“I Can’t Change” - Once again, great vocal from John ! Enigmatic song, sounds drug related but I never saw him do more than beer and tobacco ! I think that’s how he imagined a bad acid trip to be.

photo from a reissue album of Titus Groan, Tony Priestland (sax) at left, Jim Toomey (drums) at right :

“It’s All Up With Us” - Lovely melodic tenor sax playing from Tony. Jim wrote the lyrics. I guess in retrospect it’s all about burnout !

“Fuschia” - A clever song written solely by Tony, lead vocal by John. I think the lyrics show a good understanding of Mervyn Peake’s Fuschia character, Titus’s sister. A touch of Jethro Tull !

“Open The Door Homer” - Better than I remember it. Barry [Murray] the producer had hired a session pianist ; I wish he had been louder in the mix !

“Woman Of The World” - All my own work, no co-writer. The acoustic guitar should have been much higher in the mix. It would have sounded better with fiddle, harmonica, or pedal steel ! It was about my first attempt at a permanent relationship, failed expectations on both sides. Break-up by mutual consent, instigated by me. Barry, the producer, (jokingly) said I had written it with John Sebastian. I wish !

CM : What song do you think best represents the band or your contributions ?

SC : I think “Hall of Bright Carvings” comes closest to the zeitgeist. I am not happy with any of my own vocal offerings.

CM : Now how do you view your experience in Titus Groan ?

SC : The impact it had on me was stay away from prog rock, keep for the most part to the music I like and get well paid for it !

CM : How did being in Titus Groan affect the music that you did later ?

SC : Positively in as much as I followed my heart. I found it very hard to trust other musicians or even myself. I enjoyed freelancing. I started to make real money which gave me more self respect. I found out that what Titus Groan hated about me, other people respected !

CM : Tell me about the music you do and are interested in now.

SC : Over the years I followed my true loves : folk, country, rock, rockabilly. I always had a bluesy side and still do. I spent some time in Germany with a musician called Julian Dawson who turned me on to the music of Paul Brady / Andy Irvine and Irish folk music in general. As an indirect result, decades later, I moved there in 1994.

In 1980, I emigrated to Australia. The line up at my farewell concert at the Half Moon [a legendary venue in Putney, London] included Maddy Prior, Rick Kemp [both of Steeleye Span], Dave Pegg (of Fairport Convention/ Jethro Tull), Ralph McTell, et al. Oh, I nearly forgot…and me ! The band line up was composed of guitar, bass, drums, keyboard and pedal steel. I haven’t seen Dave Pegg for a while but I have a feeling I will ! I saw Ralph McTell recently. We went for a drink together with John Roberts (a promoter friend of mine). Ralph has lost nothing of his abilities but has gained even more class.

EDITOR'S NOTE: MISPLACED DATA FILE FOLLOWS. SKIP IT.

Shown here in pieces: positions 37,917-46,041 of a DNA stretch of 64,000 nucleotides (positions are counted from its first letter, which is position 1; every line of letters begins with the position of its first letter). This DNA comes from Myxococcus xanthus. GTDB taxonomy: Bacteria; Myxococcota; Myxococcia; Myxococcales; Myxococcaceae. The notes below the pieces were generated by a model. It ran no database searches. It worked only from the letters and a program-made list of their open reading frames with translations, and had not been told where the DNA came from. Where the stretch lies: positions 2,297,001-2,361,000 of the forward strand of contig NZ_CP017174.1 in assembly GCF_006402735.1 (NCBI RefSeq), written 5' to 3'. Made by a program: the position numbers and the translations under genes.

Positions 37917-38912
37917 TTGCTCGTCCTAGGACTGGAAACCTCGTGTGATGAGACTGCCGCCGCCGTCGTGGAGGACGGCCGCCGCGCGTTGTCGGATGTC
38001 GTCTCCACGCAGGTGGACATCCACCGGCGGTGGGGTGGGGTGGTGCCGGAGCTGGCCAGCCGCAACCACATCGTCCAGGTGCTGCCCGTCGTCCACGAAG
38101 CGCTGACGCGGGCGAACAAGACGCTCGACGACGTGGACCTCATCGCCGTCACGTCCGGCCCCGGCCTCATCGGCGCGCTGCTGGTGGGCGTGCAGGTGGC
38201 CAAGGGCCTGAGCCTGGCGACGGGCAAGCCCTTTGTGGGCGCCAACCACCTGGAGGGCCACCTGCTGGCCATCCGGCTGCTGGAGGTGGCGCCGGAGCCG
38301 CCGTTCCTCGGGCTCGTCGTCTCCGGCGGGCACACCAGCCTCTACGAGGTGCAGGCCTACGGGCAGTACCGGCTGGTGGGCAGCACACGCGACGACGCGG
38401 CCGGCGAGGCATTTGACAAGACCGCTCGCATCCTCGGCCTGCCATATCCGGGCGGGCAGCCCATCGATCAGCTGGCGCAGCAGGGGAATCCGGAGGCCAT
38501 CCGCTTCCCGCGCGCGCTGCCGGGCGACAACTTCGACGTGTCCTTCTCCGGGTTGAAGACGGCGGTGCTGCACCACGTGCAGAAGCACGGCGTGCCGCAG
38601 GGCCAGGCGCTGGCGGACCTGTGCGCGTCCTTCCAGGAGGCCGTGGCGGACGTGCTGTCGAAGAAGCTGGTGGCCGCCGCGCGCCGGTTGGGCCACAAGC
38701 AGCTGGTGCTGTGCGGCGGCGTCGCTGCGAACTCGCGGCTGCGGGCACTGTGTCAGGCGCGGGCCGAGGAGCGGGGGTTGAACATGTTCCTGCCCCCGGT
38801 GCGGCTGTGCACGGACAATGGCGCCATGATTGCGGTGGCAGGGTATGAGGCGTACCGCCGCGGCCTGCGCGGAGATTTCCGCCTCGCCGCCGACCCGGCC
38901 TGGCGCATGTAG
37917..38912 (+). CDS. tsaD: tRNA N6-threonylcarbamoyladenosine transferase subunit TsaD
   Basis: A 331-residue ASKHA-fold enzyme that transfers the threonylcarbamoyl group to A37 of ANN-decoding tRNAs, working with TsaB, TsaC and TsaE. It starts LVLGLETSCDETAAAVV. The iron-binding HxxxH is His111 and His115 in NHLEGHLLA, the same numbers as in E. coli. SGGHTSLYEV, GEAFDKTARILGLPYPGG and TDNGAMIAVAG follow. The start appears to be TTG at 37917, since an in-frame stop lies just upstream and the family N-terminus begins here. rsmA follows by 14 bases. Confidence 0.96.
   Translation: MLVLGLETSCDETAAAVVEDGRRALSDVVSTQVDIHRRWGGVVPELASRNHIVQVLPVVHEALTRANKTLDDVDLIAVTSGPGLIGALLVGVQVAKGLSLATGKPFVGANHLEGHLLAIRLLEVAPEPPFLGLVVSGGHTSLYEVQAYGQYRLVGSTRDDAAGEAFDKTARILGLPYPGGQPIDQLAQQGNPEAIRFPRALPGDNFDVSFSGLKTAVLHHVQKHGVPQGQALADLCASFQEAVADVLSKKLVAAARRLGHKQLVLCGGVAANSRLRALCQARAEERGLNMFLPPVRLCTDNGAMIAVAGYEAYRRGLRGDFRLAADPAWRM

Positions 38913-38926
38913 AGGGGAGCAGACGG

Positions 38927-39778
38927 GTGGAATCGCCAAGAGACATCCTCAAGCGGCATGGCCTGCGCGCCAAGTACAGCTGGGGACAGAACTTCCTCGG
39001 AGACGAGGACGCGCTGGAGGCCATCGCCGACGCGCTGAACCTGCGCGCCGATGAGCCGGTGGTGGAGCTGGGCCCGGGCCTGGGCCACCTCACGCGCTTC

CM : What is your connection to Steeleye Span ?

SC : My connection with Steeleye is through Ralph McTell with whom I had worked some time after Titus Groan. Rick Kemp, the bass player was on one of the tours. Prior to my departure for Australia, I stayed with him after I sold my house.

CM : What is your involvement with music now ?

SC : I have a regular acoustic session conveniently situated round the corner in Sexton’s pub, in Kinvara [Ireland] where I live (website). It is fairly eclectic and anything can happen. We have had many good people guest with us, including a former member of Country Joe and the Fish. You can find me on youtube : key in “Stuart Cowell/ Play with my Fender.”

CM : Which member of Country Joe and the Fish came and jammed with you ?

SC : I have played a couple of times with Bruce Barthol, the original bass player with the Fish. He always has dinner with us when he comes to Kinvara. A lovely guy.

CM : Did you remain in contact with the other members of Titus Groan ?

SC : I lost touch with John and saw Tony a couple of times. Jim moved to Sydney shortly after I did. We socialized quite a lot but didn’t play together. Eventually, he moved to Queensland and I moved to Ireland. Sadly, we have lost touch. He had a walk on part in a Johnny Depp episode of Pirates of the Caribbean ! He does have a web page.

CM : Thank-you.

SC : All the best, Stuart.


comments or questions ? email me

I have also posted several interviews with musicians from the 1950s and 1960s. To go to the index page, click here.

CRAIG MORRISON
is an ethnomusicologist, teacher, author, and musician
based in Montreal, Quebec, Canada
7 Nights Music Communications, 2006